Polar bear Knut may have died of brain problem
BERLIN (Reuters Life!) - Knut, the celebrity polar bear who died at the weekend, may have succumbed to a brain disorder, Berlin zoo said on Tuesday.
Knut, who won global fame as a cute cub but grew into a 200 kg predator, passed away in front of horrified visitors to the zoo on Saturday. He was just four.
With fans demanding to know the reason for his sudden death in his pool, Berlin zoo ordered an autopsy from the Leibniz Institute for Zoo and Wild Animal Research.
"The initial results show significant abnormalities in the brain which could be regarded as the reason for the polar bear's sudden death," the zoo said in a statement.
Knut was rejected by his mother and hand-reared instead by his keeper Thomas Doerflein. Thousands of visitors came to watch keeper and cub playing together, and Knut's fame spread around the world. Doerflein also died young, in 2008.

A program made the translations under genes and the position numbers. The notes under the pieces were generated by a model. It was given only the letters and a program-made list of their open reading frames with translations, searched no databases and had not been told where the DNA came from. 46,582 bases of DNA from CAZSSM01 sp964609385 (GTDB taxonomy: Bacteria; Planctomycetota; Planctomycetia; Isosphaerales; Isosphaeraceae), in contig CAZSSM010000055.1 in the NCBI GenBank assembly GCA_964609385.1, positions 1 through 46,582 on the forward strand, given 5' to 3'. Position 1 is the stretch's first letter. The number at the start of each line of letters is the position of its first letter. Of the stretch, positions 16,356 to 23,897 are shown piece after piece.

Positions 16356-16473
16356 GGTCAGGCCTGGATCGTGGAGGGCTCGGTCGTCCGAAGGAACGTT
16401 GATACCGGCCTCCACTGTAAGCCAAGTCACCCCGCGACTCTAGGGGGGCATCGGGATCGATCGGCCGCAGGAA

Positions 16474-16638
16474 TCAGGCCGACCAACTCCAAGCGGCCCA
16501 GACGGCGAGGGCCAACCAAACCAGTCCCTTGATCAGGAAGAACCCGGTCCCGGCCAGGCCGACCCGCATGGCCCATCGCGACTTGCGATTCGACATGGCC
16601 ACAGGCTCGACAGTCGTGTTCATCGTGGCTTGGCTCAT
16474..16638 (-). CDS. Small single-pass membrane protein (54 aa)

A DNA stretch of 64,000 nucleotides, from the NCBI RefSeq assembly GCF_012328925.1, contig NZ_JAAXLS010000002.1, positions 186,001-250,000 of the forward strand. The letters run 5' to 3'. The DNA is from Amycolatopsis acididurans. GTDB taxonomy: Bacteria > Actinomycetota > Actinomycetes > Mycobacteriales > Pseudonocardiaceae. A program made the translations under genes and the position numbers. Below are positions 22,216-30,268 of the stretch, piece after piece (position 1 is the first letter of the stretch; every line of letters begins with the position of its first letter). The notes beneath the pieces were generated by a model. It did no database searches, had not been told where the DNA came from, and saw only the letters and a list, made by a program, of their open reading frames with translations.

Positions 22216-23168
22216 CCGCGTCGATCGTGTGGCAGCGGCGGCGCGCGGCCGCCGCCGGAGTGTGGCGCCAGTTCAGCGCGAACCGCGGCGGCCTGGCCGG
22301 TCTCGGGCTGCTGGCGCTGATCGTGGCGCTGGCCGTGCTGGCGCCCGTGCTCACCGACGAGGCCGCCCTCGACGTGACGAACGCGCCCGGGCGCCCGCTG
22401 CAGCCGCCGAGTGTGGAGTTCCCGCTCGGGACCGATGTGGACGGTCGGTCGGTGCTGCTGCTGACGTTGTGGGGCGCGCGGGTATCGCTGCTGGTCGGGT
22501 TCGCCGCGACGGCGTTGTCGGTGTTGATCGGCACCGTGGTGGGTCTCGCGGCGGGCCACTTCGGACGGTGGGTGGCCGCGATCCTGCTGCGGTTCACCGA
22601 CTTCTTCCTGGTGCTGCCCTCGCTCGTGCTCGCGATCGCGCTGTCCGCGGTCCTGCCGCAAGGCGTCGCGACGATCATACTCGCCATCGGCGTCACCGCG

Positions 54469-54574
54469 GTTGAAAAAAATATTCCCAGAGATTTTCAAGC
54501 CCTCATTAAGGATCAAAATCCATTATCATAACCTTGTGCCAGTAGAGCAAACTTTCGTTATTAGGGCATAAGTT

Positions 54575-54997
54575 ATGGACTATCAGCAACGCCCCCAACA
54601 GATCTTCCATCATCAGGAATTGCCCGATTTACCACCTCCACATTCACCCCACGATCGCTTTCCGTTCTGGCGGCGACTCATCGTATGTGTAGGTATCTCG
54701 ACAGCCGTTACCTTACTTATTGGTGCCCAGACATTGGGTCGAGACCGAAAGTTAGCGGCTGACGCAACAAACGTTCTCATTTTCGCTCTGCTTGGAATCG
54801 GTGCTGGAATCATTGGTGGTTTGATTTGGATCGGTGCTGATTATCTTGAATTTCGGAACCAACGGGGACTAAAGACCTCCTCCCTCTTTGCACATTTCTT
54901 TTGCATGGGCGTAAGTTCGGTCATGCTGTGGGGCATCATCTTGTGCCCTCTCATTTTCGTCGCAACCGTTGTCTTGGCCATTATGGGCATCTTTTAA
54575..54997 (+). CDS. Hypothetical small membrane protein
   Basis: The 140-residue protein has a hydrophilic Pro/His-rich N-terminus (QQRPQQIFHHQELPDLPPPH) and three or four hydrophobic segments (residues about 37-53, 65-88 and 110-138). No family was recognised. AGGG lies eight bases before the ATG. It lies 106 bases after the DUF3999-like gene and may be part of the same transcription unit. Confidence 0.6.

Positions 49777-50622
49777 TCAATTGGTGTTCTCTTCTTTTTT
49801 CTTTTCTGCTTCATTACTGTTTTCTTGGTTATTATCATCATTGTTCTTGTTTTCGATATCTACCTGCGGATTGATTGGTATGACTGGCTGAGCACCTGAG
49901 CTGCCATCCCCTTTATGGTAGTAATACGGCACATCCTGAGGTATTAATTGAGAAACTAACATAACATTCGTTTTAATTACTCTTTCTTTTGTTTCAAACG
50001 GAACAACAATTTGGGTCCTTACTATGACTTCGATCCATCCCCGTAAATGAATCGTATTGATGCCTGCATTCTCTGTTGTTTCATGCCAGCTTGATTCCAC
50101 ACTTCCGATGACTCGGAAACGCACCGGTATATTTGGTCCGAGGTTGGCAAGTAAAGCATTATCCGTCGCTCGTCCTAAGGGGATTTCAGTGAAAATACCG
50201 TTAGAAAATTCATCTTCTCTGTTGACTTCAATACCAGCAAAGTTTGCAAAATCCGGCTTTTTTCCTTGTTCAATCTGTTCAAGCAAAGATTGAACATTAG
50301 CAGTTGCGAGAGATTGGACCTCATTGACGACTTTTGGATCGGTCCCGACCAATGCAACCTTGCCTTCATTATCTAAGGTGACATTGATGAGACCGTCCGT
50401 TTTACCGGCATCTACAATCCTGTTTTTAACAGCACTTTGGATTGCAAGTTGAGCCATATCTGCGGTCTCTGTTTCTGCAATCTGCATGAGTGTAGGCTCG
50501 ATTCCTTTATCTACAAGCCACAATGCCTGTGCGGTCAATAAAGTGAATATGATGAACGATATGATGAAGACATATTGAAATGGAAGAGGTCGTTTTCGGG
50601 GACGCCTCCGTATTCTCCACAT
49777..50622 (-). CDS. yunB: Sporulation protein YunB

Other tests on Knut will last several days but the zoo promised to release the final autopsy results immediately.
Once a white fluffy ball of energy, the German post office produced a stamp in his honor and Knut souvenirs became a huge business. By the time Knut had reached adolescence, he had generated 5 million euros ($7 million) for Berlin zoo.
A custody battle broke out over Knut, with Neumuenster zoo staking a claim -- or at least a slice of the profits -- as it had lent Knut's father, Lars, to Berlin.
Knut's fan club shrank as the cuddly orphan grew up and last year an animal rights group said he should be castrated because he was related to his love interest, Giovanna.
Animal rights campaigner Frank Albrecht, who made the suggestion, said he had received many angry calls, including one from a man saying he should castrate himself before the bear.
(Writing by David Stamp; editing by Steve Addison)
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